What Is Law?

What Is Law?


Law is a set of rules imposed by social or governmental institutions and enforced by courts to regulate behavior. It has many purposes but four are particularly important: setting standards, maintaining order, resolving disputes and protecting liberties and rights.

The precise definition of law is controversial. One view is that it consists of “a system of precepts established and enforced by public authority for the general good, typically based on principles of natural justice and equity.” Another view is that law includes any written or unwritten custom or tradition that serves an extrinsic purpose. It may also include rules that are not enforceable by court decisions but have been accepted as moral or social conventions.

As a social science, law studies human societies and their structures. It examines the processes by which laws are created and enforced, and tries to understand the factors that influence people’s behaviour and their relationships. It also looks at the impact of different legal systems, and how they relate to each other.

In the broadest sense, law encompasses all the rules that govern a society or activity, whether they are set by a legislature (legislative law), by judges in a court of law (judicial law), or by self-regulating groups such as professional bodies. It also covers the disciplinary actions taken against those who break the law.

While most law is created by a political authority, some is based on religious precepts. In the case of Islamic law this is called Shari’ah; the Jewish Halakha and Christian canon law are likewise sources of law in some communities.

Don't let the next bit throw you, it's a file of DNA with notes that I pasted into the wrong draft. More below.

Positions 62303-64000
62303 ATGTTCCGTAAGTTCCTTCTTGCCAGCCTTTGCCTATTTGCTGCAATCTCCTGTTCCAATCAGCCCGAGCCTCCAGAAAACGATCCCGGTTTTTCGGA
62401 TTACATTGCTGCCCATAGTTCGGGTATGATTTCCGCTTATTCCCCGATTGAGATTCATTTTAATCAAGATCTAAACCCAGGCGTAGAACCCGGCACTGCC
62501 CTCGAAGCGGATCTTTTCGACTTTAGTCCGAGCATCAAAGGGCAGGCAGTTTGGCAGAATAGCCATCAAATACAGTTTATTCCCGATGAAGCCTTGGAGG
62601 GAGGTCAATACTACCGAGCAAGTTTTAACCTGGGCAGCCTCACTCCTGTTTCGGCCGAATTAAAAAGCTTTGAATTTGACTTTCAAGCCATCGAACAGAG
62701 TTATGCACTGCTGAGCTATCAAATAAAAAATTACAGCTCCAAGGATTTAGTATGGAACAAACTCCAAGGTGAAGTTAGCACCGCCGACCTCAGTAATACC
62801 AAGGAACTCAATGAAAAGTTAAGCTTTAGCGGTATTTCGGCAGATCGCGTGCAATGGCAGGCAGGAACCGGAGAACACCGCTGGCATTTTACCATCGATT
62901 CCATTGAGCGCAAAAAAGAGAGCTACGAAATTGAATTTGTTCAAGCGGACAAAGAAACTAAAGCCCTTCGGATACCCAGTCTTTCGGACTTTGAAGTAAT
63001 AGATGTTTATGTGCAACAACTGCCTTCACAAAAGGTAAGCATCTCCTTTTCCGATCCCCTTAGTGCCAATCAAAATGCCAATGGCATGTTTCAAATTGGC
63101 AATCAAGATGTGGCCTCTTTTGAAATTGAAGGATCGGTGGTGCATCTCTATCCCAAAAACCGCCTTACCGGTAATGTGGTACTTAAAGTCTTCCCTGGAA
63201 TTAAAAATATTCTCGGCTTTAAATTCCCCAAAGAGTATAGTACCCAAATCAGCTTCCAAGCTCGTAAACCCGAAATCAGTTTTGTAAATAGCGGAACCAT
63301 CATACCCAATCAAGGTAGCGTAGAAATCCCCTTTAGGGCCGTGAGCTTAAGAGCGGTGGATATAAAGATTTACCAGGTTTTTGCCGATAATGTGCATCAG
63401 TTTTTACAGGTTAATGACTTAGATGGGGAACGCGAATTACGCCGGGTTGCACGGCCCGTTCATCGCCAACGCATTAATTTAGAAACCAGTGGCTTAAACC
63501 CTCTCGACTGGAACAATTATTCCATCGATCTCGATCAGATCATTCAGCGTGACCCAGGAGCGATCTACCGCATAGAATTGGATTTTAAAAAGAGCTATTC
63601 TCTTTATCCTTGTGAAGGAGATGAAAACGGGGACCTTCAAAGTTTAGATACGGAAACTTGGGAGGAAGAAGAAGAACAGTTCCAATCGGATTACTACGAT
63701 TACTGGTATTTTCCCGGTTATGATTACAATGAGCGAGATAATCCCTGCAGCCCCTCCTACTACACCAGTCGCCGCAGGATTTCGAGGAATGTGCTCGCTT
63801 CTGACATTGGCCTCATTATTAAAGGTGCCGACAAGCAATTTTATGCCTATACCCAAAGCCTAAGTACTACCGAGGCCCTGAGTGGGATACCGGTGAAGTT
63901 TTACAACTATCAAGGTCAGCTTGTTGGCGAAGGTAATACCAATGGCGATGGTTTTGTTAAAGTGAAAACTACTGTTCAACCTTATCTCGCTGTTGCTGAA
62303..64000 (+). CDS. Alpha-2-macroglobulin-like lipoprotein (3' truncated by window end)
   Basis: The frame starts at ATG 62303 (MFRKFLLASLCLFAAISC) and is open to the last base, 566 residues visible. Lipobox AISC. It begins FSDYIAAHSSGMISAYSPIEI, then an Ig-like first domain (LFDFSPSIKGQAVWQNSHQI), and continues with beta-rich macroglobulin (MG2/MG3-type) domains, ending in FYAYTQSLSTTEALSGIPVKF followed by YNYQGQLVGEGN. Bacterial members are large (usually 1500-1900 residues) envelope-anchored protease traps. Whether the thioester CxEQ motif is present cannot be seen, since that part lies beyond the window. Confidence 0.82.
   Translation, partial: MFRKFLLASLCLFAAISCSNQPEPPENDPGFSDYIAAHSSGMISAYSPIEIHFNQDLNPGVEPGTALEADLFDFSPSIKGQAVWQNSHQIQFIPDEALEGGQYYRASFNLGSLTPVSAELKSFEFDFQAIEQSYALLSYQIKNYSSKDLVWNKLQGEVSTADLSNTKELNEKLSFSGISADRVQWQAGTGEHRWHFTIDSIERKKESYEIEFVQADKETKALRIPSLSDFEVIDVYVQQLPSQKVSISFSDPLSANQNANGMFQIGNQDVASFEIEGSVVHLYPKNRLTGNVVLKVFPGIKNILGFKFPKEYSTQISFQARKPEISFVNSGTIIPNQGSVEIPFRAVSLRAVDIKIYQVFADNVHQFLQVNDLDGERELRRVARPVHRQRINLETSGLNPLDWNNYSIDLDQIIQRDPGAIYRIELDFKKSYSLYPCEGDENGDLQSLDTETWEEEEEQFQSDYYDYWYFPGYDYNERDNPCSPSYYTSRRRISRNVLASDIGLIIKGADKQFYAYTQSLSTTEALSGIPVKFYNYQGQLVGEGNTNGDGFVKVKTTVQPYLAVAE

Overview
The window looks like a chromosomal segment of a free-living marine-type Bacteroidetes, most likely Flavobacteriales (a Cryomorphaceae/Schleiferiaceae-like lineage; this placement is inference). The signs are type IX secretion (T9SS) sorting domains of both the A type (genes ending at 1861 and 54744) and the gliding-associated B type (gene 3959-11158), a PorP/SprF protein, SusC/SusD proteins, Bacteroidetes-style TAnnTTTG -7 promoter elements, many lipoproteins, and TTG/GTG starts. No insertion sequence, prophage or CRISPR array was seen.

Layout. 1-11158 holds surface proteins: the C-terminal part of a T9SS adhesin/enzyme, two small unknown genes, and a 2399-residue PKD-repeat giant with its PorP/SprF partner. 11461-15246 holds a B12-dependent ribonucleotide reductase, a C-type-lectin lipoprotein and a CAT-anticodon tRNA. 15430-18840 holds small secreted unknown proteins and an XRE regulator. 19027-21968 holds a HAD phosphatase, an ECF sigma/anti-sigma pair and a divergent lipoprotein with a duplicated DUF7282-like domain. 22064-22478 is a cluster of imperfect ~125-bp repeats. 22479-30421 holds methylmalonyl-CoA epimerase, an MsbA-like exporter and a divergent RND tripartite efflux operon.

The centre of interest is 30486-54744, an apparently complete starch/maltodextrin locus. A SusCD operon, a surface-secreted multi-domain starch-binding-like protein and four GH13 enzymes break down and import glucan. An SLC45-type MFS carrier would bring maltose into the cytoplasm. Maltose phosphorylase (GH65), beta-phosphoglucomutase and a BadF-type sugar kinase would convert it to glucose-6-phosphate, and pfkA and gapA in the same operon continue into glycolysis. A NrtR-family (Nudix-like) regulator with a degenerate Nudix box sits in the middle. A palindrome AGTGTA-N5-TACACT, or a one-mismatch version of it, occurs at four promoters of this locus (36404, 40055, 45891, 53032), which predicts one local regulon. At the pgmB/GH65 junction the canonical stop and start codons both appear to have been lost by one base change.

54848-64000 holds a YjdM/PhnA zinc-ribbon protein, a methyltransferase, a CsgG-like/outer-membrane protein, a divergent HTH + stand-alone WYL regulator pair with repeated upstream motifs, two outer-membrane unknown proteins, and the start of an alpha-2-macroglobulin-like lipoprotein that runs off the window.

Legal systems differ significantly from one country to the next, with some using common law while others are civil law. The latter use a system of codes, based on categories and concepts derived from Roman law, supplemented with local custom or culture.

In both common and civil law, the decision of a judge in one case can bind other judges and impose precedent on future cases. This principle is known as stare decisis. It is an essential feature of the rule of law and is one of the principal reasons why law is considered a social science.

The study of law is increasingly popular with students and the professions which advise people on legal matters, represent them in court or give decisions or punishments. Articles in this section cover a wide range of topics, from an examination of the history of law and legal systems to a critique of recent legislative changes. The language used in these articles can be technical and assumes some previous knowledge, but this reflects the fact that the legal profession tends to attract people who are very aware of current legal issues. Similarly, articles on the subject of law in the news frequently comment on changes to legislation. This can be especially true in areas which have a high level of awareness amongst the general public, such as consumer law and competition law.